The rapid deployment of COVID-19 has caused the World Health Organization (WHO) declares a public health emergency and making Indonesian government closes international borders for temporary. Business sectors have been affected because of contractual parties cannot deliver their obligations on time. Therefore, contractual parties are looking to their agreements or contracts to find ways to escape liabilities and not considered as the defaulting party because of non-performance of the obligations. The question is how the contractual parties’ act as a good faith for not being considered as the defaulting party because of non-performance due to this Covid-19 situation? Can the contractual parties use the Force Majeure clause in their agreements or contracts?

Article 1244 of Indonesian Civil Code (“Indonesian Civil Code”) stipulates that the affected party must pay the losses and its interest, if the affected party cannot prove that there is an unpredictable event (which are beyond the parties’ control) or Force Majeure which caused the effected party’ obligations are impossible to be performed. In practice, the agreements or contracts do stipulate about the Force Majeure clauses. However, recently the Force Majeure clauses are often considered as ‘boilerplate’ or ‘standard clause’. The parties are often not paying much intention on this clause. Therefore, it would be difficult if there is no clear definition and not stipulating the clear obligations to be conducted by the affected party to show there is a good faith in this Force Majeure event.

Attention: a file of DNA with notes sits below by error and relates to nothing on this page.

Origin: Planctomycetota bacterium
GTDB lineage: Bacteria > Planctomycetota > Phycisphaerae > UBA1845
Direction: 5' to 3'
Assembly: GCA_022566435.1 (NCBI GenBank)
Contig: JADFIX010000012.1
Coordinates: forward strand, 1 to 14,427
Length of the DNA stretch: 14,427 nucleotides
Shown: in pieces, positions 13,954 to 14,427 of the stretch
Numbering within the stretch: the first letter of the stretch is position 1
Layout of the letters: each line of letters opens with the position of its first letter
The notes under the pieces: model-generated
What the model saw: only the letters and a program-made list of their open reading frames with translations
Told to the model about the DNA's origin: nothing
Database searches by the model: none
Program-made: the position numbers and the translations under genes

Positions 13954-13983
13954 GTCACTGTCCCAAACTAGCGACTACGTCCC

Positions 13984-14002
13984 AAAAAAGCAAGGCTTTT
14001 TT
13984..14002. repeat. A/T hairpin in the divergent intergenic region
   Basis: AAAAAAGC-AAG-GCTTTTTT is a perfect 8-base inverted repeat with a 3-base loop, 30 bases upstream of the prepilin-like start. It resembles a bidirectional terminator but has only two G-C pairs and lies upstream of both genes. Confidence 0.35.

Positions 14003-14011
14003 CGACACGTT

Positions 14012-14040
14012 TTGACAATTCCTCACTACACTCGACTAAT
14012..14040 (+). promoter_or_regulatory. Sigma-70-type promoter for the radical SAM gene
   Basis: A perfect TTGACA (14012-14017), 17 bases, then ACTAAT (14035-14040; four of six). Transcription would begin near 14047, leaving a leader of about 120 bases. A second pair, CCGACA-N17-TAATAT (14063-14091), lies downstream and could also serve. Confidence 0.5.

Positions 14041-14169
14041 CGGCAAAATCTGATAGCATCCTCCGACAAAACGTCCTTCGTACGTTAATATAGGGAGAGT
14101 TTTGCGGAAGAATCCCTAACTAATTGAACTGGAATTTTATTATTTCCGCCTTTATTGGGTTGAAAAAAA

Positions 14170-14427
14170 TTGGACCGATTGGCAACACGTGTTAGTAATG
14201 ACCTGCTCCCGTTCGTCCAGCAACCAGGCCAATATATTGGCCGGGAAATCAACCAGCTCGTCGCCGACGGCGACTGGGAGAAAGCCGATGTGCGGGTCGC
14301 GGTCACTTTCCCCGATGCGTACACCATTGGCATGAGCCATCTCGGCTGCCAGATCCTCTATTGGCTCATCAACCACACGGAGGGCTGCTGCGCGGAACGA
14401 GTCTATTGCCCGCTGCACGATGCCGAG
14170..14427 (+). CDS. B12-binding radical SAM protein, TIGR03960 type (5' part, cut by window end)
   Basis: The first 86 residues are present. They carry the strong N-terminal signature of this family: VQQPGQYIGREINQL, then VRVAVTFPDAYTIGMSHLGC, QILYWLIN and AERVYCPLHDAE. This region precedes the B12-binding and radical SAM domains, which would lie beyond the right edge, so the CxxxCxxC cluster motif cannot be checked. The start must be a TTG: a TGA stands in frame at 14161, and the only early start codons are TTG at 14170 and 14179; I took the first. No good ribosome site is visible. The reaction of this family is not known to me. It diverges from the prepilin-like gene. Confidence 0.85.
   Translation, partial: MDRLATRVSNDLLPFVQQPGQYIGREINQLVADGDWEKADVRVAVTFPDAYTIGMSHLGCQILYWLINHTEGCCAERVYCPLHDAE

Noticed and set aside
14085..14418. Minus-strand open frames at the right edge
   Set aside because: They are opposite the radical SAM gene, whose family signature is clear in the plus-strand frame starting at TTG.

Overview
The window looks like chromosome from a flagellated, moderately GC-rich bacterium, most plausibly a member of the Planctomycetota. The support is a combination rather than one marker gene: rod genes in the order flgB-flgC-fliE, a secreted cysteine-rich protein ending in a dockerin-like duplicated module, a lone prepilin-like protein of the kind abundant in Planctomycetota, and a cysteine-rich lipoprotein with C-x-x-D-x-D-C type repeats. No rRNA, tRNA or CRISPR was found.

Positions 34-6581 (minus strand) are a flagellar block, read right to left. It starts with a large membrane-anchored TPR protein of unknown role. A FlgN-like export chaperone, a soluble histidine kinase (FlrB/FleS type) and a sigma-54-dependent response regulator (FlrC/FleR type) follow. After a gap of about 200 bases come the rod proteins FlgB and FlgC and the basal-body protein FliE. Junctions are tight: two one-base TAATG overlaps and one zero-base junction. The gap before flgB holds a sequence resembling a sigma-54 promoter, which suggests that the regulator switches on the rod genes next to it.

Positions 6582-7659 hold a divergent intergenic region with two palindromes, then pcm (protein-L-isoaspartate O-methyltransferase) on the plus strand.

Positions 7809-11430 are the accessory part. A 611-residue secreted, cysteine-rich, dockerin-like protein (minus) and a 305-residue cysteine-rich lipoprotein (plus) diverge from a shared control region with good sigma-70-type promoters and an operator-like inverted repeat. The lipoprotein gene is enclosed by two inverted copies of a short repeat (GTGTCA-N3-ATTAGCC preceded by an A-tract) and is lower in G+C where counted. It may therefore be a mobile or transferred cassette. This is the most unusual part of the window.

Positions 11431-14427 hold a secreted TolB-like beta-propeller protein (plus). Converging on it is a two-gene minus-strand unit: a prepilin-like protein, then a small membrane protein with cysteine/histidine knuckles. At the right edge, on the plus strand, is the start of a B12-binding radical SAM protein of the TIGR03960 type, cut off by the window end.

The Force Majeure clauses at least must cover (i) the broader definition which covers all unforeseen circumstances; (ii) the obligations of the affected party such as notifying in writing the occurrence of Force Majeure event within certain time to the other party; (iii) the good faith of the affected party such as the effected party must using all reasonable endeavors to rectify its obligations; and (iv) the further consequences of the agreements or contract because of Force Majeure event. 

Hence, although our Indonesian Civil Code clearly states that the parties are not liable to pay losses and its interest in the occurrence of Force Majeure event, but the wording of the definition of the Force Majeure event shall clearly stipulate that COVID-19 or any pandemic events shall be considered as Force Majeure event, as well as the obligations of the affected party. Therefore, if the affected party fails to fulfill one of the requirements of the Force Majeure clause or unable to prove that such non-performance event was caused by Force Majeure, then such party may become liable to the losses and interest because of non-performance. 

Note: the content of this article does not constitute legal advice and should not be relied on as such.

 

Marcia Wibisono, SH, MH, LL.M
Partner, Yang & Co

Christian Jaya, SH, LL.M
Senior Associate, Yang & Co 

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